Michael Jordan's "Flu Game" May Have Been A Utah Pizza Conspiracy
There has been a lot of speculation of late that Michael Jordan's "flu game" didn't actually involve the flu.
Michael Jordan's "flu" game is to basketball what the Trojan Horse is to Western civilization: a story of legendary importance and dubious details. (Did Aristotle actually jump out of an enormous hollow horse before defeating the Persians in a juggling competition? We'll probably never really know.) And recent revelations have once again raised the subject of why Jordan looked so near-death as he poured in 38 points to help beat the Utah Jazz by two in Game 5 of the 1997 NBA Finals. Here's a roundup of the going theories.
1. He actually just got sick.
By all accounts, the day of Game 5, Jordan was physically an absolute mess. According to ESPN, Bulls doctors diagnosed him with either food poisoning or an intestinal stomach virus, and Jordan claimed to be so sick that he felt like he was going to die. He lost several pounds that day; he could barely sit up on the bench; but in the second and fourth quarters, he scored 17 and 15 points, including the go-ahead three-pointer, which gave him 38 total and won the game for Chicago.
2. He had food poisoning because of a specific pizza.
3. He had food poisoning because that pizza was POISONED in a SALT LAKE CONSPIRACY MOST FOUL.
Just this week we've learned that that story about the pizza might be a little more complicated than previously thought. From former Jordan/Oprah trainer Tim Grover:
So we order a pizza, they come to deliver it, five guys come to deliver this pizza. And I'm just ... I take the pizza, and I tell them, I said, 'I got a bad feeling about this.' I said, 'I just got a bad feeling about this.' Out of everybody in the room, [Jordan] was the only one that ate. Nobody else ... then 2 o'clock in the morning, I get a call to my room. I come to the room, he's curled up, he's curled up in the fetal position. We're looking at him. We're finding the team physician at that time. And immediately I said, 'It's food poisoning.' Guaranteed. Not the flu.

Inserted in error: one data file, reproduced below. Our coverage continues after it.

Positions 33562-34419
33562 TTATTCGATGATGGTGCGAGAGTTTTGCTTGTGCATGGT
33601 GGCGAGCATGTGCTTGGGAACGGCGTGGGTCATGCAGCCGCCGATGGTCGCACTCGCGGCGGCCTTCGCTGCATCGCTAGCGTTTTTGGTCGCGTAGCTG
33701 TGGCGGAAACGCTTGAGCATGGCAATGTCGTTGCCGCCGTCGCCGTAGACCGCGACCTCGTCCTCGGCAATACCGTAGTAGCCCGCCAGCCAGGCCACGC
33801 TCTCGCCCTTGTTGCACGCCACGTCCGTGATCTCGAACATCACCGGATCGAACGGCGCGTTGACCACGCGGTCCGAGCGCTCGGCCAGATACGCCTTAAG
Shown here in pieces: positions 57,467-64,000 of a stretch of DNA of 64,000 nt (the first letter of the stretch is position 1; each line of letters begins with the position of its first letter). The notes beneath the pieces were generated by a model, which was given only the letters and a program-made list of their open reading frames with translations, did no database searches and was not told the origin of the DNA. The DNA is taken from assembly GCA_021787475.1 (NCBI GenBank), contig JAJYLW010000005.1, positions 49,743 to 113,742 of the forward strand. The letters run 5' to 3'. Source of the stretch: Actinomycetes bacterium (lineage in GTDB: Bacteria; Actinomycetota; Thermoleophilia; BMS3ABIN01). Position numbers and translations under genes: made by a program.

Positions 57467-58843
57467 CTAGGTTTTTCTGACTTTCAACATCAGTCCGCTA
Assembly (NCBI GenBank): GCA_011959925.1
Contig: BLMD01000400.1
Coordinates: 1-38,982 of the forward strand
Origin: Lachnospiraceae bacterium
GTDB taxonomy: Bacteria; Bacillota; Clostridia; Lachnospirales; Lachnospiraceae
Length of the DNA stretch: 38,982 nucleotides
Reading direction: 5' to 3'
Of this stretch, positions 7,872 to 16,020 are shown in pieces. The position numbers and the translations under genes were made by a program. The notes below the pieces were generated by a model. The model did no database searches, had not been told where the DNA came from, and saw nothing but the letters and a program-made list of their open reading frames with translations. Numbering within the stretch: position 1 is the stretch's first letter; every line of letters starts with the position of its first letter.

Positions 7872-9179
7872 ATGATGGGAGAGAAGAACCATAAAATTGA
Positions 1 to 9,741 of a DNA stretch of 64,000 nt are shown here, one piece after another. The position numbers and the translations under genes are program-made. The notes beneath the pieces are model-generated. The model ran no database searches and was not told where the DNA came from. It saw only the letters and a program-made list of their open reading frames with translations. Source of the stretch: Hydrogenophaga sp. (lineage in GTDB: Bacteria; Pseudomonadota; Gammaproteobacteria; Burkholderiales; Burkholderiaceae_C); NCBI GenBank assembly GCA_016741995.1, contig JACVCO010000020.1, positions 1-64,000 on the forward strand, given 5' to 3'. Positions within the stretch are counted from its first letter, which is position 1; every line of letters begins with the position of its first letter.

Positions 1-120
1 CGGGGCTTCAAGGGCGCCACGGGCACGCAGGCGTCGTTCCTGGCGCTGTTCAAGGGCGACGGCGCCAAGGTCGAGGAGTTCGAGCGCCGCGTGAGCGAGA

So, a bunch of Utah pizza dudes maybe poisoned Michael Jordan.
4. He was hungover. Like, really hungover.
Jalen Rose allegedly told a bunch of kids at the Indiana University in February that he thought Jordan was massively hungover, not sick. I mean: this is POSSIBLE — certainly wouldn't be the first time that an athlete had a near-death hangover during a major sporting event — but the fact that Jordan had major gastrointestinal issues and a fever that could melt steel indicates something a little more serious than having taken too many shots of whatever the hell weird-ass, ostentatiously-expensive alcohol Michael Jordan probably drank at that time in his life.
5. He faked it for gambling purposes.
Rumors of gambling debts has dogged Jordan his entire career; hell, some people think that the whole reason he took that weird baseball detour was because David Stern forced him to as punishment for his gambling. Now, this idea doesn't make any sense, but that's not going to keep me from sharing it: MAYBE MJ faked the flu as some sort of device related to wagers he made on the game. What would these wagers be? I don't know. How would the flu have played into it? I DON'T KNOW. I also don't know what Will Smith has to do with gambling. But still, this is probably what happened.
6. He was possessed by a ghost.
OK, I'll admit that now we're getting into the realm of conjecture. But if Jordan's body was fighting off the invasion of a demonic spirit, it would explain his convulsions and internal strife. Based on what we're told about the game itself, and the problems Jordan was facing in terms of substances leaving his body, it does kind of sound like The Exorcist already.
7. It was all a dream.
The flu game never actually happened. In fact, Michael Jordan is only a figment of your imagination. If all possible worlds truly exist, then many of them lack the flu game AND Jordan, and the whole event is just leakage from one universe into another.